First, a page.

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CL2302 Socrates and Plato


Module Organiser: Dr. Ashley Clements
Duration:One term (Jan-Apr)
Contact Hours: 19 (16 lectures and 3 seminars)
Weighting: 5 ECTS
Assessment: 20% continuous assessment (one written assignment), 80% end-of-year examination (or equivalent depending on the chosen combination of modules)

Overviews and Aims

This course focuses on the revolution in philosophical thinking initiated in Athens by Socrates (469-399 BC) in the latter half of the fifth century BC, and its further development by his creative disciple Plato (427-347 BC) during the first half of the fourth century BC. In weekly lectures, the course explores the intellectual context, central preoccupations, and defining features of Platonic philosophy through close readings of a selection of Plato's writings (Euthyphro, Apology, Crito, Phaedo, Protagoras, Symposium and Phaedrus). Topics include: Plato's Socrates and the Socratic 'method'; Platonic epistemology; Plato and erôs; Platonic ethics; theories of education and the Arts; dialectic and the literary form of Plato's dialogues; modern approaches to understanding Plato's writings.

Introductory Reading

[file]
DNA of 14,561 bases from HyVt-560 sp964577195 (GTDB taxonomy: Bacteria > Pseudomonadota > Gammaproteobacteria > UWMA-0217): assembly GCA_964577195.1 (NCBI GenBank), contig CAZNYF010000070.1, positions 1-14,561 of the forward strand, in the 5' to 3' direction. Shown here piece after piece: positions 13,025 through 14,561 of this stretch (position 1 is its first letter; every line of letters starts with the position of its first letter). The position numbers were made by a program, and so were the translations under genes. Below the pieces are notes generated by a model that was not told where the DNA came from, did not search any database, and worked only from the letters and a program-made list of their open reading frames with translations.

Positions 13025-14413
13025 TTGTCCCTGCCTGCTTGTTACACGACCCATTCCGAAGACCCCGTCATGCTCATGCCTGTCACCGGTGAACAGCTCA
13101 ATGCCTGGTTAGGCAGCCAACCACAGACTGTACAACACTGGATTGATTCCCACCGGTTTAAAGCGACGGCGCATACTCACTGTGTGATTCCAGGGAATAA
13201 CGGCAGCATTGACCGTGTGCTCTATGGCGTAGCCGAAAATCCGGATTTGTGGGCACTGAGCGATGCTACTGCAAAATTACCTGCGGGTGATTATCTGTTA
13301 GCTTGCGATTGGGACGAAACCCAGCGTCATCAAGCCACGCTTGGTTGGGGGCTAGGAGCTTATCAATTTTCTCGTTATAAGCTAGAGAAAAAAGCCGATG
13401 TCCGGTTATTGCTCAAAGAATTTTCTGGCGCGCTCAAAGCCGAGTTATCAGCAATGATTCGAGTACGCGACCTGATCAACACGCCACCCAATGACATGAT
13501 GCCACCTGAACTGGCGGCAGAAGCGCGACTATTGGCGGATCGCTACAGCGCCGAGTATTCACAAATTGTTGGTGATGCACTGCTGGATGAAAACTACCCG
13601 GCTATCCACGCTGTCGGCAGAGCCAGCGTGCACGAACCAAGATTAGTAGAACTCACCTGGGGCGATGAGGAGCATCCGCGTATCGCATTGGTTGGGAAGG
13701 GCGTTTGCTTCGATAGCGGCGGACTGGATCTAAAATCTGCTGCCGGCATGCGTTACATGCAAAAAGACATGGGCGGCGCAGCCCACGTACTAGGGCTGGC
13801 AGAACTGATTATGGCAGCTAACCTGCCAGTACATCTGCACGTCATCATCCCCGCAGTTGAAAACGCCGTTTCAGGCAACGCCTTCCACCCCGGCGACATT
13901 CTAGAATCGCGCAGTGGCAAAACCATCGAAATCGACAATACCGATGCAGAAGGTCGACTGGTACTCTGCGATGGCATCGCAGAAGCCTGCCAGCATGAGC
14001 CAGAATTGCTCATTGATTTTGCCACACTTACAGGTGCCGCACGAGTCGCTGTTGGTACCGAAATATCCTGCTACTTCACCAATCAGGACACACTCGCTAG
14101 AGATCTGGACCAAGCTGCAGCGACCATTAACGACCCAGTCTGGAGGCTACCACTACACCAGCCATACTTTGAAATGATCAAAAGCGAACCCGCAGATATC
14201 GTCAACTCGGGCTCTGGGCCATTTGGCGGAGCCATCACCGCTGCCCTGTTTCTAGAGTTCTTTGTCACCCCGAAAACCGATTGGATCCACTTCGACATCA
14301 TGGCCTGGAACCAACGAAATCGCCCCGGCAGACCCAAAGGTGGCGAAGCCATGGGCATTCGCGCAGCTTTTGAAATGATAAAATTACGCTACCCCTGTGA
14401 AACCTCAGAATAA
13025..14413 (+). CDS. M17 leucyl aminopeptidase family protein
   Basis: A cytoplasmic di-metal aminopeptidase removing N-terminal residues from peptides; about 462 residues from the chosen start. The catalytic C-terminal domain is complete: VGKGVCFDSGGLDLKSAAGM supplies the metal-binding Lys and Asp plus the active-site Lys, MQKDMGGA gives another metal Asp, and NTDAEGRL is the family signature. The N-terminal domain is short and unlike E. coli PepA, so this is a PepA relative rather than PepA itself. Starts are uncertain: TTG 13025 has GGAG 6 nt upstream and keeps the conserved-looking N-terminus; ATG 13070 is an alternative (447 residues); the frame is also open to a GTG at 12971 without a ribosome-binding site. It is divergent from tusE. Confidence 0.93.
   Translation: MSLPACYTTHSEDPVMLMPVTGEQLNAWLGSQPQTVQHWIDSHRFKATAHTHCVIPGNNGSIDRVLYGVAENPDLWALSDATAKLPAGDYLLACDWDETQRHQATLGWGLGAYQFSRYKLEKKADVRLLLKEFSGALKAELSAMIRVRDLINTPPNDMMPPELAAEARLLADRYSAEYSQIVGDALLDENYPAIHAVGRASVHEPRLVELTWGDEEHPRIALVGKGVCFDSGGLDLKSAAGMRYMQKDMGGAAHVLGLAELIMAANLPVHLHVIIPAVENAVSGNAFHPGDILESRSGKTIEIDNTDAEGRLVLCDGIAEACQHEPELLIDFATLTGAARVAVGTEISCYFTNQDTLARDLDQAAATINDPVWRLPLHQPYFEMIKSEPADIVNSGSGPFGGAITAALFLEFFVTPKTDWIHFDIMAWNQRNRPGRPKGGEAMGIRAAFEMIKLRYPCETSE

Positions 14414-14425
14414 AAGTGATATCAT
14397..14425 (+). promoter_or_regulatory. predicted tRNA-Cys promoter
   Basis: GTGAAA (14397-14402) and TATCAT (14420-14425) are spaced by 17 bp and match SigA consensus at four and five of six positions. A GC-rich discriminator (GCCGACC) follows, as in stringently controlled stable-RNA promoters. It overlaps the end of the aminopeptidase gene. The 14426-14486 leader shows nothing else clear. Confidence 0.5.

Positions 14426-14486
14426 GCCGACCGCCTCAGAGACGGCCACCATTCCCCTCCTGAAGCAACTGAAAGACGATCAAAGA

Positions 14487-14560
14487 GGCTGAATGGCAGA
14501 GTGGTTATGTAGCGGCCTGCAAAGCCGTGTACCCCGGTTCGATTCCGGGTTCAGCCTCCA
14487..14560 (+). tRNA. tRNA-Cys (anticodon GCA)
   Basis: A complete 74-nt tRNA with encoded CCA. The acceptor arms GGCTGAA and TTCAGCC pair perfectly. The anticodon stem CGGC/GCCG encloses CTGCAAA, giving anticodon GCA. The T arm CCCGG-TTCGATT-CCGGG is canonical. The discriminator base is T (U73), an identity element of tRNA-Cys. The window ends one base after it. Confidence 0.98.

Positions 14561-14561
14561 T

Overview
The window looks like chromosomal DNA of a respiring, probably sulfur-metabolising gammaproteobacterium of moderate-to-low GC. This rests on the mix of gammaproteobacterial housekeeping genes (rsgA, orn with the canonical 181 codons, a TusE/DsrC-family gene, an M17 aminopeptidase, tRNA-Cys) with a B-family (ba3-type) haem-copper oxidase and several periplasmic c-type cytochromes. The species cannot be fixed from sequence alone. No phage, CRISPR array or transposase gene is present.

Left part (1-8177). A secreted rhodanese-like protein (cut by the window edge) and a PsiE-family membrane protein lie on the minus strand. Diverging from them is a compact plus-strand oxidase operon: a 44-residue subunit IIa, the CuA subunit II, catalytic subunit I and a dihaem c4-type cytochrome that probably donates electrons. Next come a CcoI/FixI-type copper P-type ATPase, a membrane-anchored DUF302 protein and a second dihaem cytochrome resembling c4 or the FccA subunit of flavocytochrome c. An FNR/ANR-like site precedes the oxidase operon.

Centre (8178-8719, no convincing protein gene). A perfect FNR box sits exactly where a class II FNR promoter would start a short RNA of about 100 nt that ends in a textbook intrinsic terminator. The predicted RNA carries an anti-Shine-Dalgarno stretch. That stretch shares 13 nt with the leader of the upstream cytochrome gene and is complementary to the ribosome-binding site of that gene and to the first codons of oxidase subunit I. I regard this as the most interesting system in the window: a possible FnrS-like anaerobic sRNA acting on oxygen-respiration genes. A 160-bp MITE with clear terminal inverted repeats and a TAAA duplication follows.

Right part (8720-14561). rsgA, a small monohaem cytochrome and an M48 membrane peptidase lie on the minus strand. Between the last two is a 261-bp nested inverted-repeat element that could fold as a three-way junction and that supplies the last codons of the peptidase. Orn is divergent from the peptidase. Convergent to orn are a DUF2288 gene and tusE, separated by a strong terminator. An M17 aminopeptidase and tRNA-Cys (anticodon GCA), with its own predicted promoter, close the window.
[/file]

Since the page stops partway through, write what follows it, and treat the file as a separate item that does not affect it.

• Benson, H. H. (2009) (ed.) A Companion to Plato. London.
  • Fine, G. (2008) (ed.) The Oxford Handbook of Plato. Oxford.
  • Rowe, C.J. (2007) Plato and the Art of Philosophical Writing. Cambridge.
  • Guthrie, W.K.C. (1971) A History of Greek Philosophy, Vol. 3. Socrates. Cambridge.
  • Guthrie, W.K.C. (1975) A History of Greek Philosophy, Vol. 4. Plato: The Man and his Dialogues: The Earlier Period. Cambridge.
  • Dialogues: The Earlier Period. Cambridge.

Required Texts

  • Tredennick, H. (ed.) (1961) Plato: The Last Days of Socrates. London. (Includes: Euthyphro, Apology, Crito, Phaedo).
  • Jowett, B. (ed.) (2000) Selected Dialogues of Plato. New York. (Includes: Ion, Protagoras, Phaedrus, Symposium).

Learning Outcomes:

Upon the successful completion of this module students should be able to demonstrate:

  • An understanding of Plato’s dialogues in their historical, dramatic/literary and philosophical context as literary, philosophical and political works
  • Familiarity with the key intellectual influences on Plato’s thought, an understanding of Plato’s conceptions of philosophical method, and his uses of the dialogue form
  • Development of critical close-reading skills, and powers of verbal and written analysis and argument

Last updated 18 August 2016